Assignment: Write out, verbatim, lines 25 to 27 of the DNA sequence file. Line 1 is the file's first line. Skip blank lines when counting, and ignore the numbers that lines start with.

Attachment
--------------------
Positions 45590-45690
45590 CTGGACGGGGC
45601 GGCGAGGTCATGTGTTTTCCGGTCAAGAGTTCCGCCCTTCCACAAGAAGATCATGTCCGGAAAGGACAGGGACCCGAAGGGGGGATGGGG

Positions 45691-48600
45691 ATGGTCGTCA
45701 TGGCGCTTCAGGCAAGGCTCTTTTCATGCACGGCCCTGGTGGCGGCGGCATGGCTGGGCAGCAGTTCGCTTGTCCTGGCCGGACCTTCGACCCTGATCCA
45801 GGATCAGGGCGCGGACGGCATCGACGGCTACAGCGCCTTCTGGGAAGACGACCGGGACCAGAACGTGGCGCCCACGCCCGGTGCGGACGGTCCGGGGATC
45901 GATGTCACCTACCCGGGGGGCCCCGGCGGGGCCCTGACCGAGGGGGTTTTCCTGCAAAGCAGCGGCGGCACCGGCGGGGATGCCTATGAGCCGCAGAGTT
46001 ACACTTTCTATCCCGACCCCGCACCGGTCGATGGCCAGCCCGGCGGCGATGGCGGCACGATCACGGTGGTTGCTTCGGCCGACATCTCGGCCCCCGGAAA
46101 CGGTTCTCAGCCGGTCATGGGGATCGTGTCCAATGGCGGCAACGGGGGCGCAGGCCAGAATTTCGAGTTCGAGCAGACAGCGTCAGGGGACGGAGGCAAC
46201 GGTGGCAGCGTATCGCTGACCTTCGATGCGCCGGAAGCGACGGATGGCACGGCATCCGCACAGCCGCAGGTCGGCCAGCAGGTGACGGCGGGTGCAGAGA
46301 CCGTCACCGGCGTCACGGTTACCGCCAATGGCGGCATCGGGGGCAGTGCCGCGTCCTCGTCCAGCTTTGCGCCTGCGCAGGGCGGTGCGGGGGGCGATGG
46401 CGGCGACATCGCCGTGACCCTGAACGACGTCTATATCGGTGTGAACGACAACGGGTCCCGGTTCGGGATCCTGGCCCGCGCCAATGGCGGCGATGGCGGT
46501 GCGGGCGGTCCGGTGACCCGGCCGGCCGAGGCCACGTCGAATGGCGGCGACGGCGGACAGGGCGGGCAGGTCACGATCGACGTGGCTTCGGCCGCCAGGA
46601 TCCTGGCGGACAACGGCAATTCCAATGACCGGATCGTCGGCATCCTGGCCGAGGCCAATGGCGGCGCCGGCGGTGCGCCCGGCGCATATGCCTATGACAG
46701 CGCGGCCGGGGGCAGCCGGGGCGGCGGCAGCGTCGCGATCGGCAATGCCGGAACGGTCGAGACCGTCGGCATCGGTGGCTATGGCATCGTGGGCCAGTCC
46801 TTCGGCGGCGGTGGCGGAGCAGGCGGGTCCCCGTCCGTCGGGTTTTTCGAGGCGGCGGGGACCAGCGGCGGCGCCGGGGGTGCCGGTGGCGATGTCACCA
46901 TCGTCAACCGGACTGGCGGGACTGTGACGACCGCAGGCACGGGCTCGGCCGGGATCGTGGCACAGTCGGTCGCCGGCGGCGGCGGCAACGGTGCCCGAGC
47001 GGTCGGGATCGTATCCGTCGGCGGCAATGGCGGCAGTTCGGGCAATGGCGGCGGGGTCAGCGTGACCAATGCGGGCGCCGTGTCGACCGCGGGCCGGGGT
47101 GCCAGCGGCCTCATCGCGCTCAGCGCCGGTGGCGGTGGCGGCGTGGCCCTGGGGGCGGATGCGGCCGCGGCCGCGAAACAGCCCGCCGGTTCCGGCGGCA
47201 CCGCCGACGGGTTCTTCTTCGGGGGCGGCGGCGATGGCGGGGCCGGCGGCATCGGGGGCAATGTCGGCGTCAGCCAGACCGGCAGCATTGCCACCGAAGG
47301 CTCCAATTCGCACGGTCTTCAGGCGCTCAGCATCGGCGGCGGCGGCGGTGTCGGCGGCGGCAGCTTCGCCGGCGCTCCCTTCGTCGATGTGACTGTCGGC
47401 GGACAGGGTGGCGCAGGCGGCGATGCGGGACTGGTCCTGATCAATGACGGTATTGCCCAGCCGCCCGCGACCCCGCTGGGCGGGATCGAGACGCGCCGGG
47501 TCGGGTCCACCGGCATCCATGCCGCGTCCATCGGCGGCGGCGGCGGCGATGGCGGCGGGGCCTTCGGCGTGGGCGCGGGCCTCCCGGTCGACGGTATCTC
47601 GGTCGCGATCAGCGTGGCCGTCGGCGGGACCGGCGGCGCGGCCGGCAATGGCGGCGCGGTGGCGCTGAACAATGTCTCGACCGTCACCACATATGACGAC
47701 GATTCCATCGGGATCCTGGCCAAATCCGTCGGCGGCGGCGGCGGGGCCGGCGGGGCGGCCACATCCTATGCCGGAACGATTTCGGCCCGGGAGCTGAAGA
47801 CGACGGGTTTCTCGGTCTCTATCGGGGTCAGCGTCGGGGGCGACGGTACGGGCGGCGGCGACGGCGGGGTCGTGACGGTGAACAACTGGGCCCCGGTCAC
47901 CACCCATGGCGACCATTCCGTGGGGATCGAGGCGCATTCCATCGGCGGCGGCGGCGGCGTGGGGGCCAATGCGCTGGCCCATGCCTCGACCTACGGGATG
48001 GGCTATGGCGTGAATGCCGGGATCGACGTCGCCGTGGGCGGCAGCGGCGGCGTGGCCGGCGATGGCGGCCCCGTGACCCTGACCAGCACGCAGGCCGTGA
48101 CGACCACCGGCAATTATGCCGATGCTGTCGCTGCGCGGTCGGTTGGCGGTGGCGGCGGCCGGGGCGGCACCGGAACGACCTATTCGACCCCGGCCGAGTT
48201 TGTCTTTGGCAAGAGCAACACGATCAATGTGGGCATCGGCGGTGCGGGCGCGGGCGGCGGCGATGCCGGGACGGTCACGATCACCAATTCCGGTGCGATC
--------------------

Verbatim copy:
47601 GGTCGCGATCAGCGTGGCCGTCGGCGGGACCGGCGGCGCGGCCGGCAATGGCGGCGCGGTGGCGCTGAACAATGTCTCGACCGTCACCACATATGACGAC
47701 GATTCCATCGGGATCCTGGCCAAATCCGTCGGCGGCGGCGGCGGGGCCGGCGGGGCGGCCACATCCTATGCCGGAACGATTTCGGCCCGGGAGCTGAAGA
47801 CGACGGGTTTCTCGGTCTCTATCGGGGTCAGCGTCGGGGGCGACGGTACGGGCGGCGGCGACGGCGGGGTCGTGACGGTGAACAACTGGGCCCCGGTCAC